Following a quick bite and a celebratory beer, Roy took me to my apartment. We winded through the streets of Liupanshui, which were devoid of the crowds of noisy people, the tangle of honking cars, and the mess of motorcyclists barreling full speed through all the madness. After about 10 minutes, we pulled into campus and turned onto a dirt road dotted with potholes – an ordinary sight in China. We came to a stop shortly after, right outside a very old and run-down building, whose first story consisted of several questionable looking restaurants, residences, and storage areas. It was dark, but it also seemed apparent that garbage was piling up in the area. Roy must have forgotten something, I thought. He’s probably getting my keys or something. But, at that moment, Roy turned to me and said “Here’s your new apartment!”

I laughed. “You’re joking!” Whether he didn’t understand or didn’t appreciate the comment, I can’t be sure. Nevertheless, I learned, as our driver killed the engine and stepped out of the car, Roy wasn’t joking. My smile faded. Though my predecessor assured me in his parting notes that my apartment was “SWANKY” (yes, in all caps), I was suddenly doubtful. Maybe they’ve moved me, I thought. Does the dream end here? Roy led me around the building, where matters only got worse. More piles of garbage and rusty metal contraptions met me at the rear stairwell, and I drew a deep breath, echoing the Peace Corps expectation in my head. "Serve where you are asked to go, under conditions of hardship if necessary." We reached the second floor to find a heavy, green metal door nearly lost amidst endless layers of stamped graffiti on the walls. “Here it is!” said Roy. He fumbled with the lock for a moment and at last swung the door open. I closed my eyes, preparing for the worst.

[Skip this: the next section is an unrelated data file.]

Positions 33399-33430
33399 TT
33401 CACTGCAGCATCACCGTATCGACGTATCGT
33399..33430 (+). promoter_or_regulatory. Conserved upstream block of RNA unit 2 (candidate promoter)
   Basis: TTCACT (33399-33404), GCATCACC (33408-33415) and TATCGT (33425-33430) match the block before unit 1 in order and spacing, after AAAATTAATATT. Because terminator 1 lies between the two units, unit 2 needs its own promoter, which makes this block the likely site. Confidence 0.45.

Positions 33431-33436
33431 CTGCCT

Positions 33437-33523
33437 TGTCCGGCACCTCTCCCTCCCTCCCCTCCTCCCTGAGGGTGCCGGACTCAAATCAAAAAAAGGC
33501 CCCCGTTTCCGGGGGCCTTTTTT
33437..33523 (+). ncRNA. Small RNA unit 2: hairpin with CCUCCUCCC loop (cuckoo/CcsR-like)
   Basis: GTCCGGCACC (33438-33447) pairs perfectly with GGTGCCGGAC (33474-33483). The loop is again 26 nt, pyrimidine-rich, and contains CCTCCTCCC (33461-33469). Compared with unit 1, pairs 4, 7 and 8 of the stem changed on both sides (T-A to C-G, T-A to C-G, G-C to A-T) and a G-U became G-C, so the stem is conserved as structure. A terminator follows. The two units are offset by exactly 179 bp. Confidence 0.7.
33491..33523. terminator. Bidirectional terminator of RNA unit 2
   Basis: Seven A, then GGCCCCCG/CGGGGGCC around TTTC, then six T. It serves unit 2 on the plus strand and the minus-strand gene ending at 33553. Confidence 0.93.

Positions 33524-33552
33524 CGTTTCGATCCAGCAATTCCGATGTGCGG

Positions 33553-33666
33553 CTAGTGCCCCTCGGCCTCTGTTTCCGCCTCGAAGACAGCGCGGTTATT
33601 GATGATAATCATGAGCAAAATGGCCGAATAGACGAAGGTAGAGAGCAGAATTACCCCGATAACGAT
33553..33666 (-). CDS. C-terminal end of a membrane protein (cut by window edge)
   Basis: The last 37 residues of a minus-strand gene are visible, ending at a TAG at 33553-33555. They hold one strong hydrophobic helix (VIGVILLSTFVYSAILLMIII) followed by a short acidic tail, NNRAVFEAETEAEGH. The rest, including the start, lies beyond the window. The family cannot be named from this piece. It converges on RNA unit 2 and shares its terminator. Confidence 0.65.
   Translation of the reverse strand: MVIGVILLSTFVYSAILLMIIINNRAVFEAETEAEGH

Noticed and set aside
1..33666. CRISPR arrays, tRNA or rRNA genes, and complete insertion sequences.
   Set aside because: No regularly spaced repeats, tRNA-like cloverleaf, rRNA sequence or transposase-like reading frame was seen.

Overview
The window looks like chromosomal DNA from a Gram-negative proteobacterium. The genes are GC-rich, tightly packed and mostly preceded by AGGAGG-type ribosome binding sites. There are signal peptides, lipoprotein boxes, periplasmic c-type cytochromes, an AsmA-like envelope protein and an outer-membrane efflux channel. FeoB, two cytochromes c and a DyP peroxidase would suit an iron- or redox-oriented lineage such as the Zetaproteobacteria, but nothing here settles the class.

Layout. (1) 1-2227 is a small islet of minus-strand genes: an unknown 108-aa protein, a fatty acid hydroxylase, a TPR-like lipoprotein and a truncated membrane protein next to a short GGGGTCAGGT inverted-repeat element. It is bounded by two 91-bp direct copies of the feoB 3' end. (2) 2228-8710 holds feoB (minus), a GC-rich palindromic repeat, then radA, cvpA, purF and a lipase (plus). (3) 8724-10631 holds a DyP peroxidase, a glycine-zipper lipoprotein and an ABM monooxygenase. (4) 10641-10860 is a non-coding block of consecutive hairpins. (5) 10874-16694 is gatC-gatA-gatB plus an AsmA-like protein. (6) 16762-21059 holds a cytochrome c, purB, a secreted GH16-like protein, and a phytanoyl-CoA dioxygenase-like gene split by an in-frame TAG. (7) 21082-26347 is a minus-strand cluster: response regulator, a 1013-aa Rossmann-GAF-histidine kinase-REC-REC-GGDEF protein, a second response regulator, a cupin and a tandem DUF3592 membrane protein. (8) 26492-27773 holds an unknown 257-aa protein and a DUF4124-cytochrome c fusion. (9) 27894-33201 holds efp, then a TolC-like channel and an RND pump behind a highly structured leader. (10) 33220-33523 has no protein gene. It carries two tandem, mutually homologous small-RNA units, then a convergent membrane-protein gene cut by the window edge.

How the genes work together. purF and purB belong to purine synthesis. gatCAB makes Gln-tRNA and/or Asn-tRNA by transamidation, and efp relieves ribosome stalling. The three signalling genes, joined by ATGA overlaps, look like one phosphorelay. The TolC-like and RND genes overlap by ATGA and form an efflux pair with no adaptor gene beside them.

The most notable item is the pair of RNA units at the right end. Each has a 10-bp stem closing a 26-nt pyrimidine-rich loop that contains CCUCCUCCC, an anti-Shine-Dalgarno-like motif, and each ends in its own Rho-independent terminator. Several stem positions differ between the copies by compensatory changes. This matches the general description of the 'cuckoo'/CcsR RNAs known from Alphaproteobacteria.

Swanky, as it turns out, was an understatement. I switched on the lights to find an enormous living room with an irresistible, comfy-looking, gigantic couch opposite a sizeable TV and DVD player. Adjacent to my living room stood the master bedroom with a wardrobe, clothes drying rack, and a queen bed. Next stop: a lavish dining room with a gorgeous table and chairs, along with a cabinet full of glass and dinnerware and, as I exclaimed with a resounding “WHAT?!” – a freaking blender. To the dining room’s left, a guest bedroom with another wardrobe and bed. My kitchen had all the fixings, from pots and pans to chopsticks and some leftover spices keeping in the fridge. The final stop, the bathroom, contained my washing machine, a decent shower, and most importantly, a Western toilet.

“Unbelievable,” I told Roy, who simply smiled.

“You like it?”

“Absolutely.”  Roy took his leave then, and I immediately went America all over my new digs – specifically, I had some serious barefoot time to catch up on, as, in China, bare or socked feet should never touch the ground. After buzzing around to burn off some adrenaline, I set up my water distiller and went to bed with what I assume was the stupidest grin on my face. I hadn’t felt the embrace of being “home” in two months, and damn… this felt good.